Last show at Dolphin Theatre on May 27

The film reels at Rahim Manji
The film reels at Rahim Manji's Dolphin Theatre in North Burnaby will stop turning next week when it closes to make way for a new development. The last independent theatre in the city is also one of the few in Metro Vancouver that still uses film.
— image credit: Mario Bartel/NewsLeader

The last show at North Burnaby's Dolphin Theatre will be on Tuesday, May 27, to make way for redevelopment of the property.

Rahim Manji, owner and manager of the Dolphin, shared the news to moviegoers on Tuesday, typically their busiest night due to its Toonie Tuesday prices.

The loss of Burnaby's last independent movie theatre will join similar closures in recent years of the Hollywood, Denman and Ridge theatres in Vancouver, and the Station Square Cinemas at Metrotown.

Manji said in an interview that he was unable to find another affordable location in Burnaby but is still on the lookout.

"It's just so expensive there in Burnaby. Hopefully we can find something."

Manji, who also owns the Hollywood 3 theatres in Surrey and Pitt Meadows, is disappointed he couldn't make a go of it in Burnaby.

Unlike his other two theatres, the Dolphin had not been converted to digital projection, an expensive investment, and it showed first-run films instead of second-run, he said. Most of the cost of the operation went towards the higher distributor fees charged for first-run shows.

He has owned the theatre business since 2010 and credits the property owners with giving him a break on rent for making it economically feasible.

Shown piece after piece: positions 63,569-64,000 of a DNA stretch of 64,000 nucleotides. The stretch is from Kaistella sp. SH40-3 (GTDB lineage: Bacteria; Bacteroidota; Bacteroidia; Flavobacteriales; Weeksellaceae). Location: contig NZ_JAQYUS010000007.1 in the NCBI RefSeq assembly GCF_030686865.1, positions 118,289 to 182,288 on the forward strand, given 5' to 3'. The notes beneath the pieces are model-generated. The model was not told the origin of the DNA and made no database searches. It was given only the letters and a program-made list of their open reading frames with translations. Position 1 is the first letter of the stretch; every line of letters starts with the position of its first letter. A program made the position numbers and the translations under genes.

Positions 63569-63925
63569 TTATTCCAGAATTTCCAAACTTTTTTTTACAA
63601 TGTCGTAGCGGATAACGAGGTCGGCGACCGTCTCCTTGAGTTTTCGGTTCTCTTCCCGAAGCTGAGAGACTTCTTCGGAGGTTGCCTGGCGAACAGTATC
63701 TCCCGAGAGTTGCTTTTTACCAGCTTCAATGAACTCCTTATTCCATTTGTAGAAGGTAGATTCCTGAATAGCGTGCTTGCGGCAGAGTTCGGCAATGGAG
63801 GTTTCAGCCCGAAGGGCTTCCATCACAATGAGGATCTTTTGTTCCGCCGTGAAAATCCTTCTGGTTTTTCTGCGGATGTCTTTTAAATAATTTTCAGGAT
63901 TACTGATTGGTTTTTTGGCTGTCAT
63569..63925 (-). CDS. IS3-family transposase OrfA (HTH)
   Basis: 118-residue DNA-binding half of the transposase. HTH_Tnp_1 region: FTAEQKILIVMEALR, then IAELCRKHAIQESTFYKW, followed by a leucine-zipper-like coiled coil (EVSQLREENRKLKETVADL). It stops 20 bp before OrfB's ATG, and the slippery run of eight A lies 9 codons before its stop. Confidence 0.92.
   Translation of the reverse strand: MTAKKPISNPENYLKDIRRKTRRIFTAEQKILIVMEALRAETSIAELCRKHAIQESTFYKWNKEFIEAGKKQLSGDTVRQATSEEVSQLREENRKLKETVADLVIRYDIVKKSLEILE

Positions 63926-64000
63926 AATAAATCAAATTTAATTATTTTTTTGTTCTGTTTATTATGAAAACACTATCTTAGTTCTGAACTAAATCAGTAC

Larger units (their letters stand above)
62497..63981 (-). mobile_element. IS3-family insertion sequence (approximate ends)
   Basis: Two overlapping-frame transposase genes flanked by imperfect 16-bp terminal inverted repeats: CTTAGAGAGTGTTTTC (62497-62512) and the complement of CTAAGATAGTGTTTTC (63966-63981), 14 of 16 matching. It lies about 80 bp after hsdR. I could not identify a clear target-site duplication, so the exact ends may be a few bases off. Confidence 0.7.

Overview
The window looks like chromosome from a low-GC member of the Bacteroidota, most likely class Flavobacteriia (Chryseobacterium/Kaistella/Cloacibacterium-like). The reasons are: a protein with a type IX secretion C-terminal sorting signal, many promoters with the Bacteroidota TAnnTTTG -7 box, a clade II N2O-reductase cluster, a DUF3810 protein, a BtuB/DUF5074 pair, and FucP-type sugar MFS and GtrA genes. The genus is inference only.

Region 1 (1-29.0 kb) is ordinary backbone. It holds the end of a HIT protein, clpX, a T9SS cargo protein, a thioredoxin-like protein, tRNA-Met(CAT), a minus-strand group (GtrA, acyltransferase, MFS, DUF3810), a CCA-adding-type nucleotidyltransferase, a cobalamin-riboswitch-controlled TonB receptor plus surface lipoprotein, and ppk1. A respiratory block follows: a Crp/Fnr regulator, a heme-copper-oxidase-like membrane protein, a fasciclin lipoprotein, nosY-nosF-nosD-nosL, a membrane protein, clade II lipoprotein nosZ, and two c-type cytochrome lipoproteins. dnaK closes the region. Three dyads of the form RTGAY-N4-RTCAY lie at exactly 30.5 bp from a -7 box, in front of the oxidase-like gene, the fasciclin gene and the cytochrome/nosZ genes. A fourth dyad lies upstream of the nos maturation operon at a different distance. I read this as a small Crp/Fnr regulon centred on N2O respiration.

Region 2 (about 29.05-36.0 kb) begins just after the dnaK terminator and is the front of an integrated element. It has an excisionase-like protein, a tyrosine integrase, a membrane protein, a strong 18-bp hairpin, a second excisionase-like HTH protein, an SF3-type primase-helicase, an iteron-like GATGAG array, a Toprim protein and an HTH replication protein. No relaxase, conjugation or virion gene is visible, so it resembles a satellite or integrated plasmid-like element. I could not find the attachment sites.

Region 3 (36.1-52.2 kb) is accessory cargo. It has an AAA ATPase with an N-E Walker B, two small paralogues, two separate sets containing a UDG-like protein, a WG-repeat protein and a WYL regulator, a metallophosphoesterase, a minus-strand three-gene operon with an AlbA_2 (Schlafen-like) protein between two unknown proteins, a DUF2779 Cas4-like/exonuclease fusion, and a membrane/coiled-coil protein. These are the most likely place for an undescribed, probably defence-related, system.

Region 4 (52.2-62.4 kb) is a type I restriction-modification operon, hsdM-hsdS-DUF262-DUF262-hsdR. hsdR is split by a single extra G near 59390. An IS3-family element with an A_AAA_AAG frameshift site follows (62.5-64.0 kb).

Manji still believes the theatre could have stayed open if more people had supported it by attending shows.

"I think so because the owners were very community oriented," he said. "If the business was a lot better, obviously, we could have afforded higher rents and I think it might have changed things around."

And he's not giving up the theatre begrudgingly.

"It's not fair to [the property owners] to keep going for such a long time with nothing for it. I know they weren't making anything off of us. That's not fair. They're business people as well," Manji said.

"The landlords were great and I supported them in their decision because I knew they did everything they could."

The Dolphin was built in 1966 and was originally a single-screen theatre before being twinned.

Soon the cinema at 4555 Hastings St. will be demolished and redeveloped into a four-storey, mixed-use project. It will have retail on the ground floor, 11 wheelchair-accessible rental units for people with disabilities and 20 units of market housing.

Manji said his six staff have been given the option to work at his other two locations, and one or two are considering it. He's trying to help in their search for new jobs.

He'll also be sad to say goodbye to their regular customers.

"Our customers were very, very loyal to us. We saw the same people coming to us week after week after week. It was amazing to see the same faces over and over again."

For more information on what's planned for the Dolphin's last show, visit or their Facebook page at

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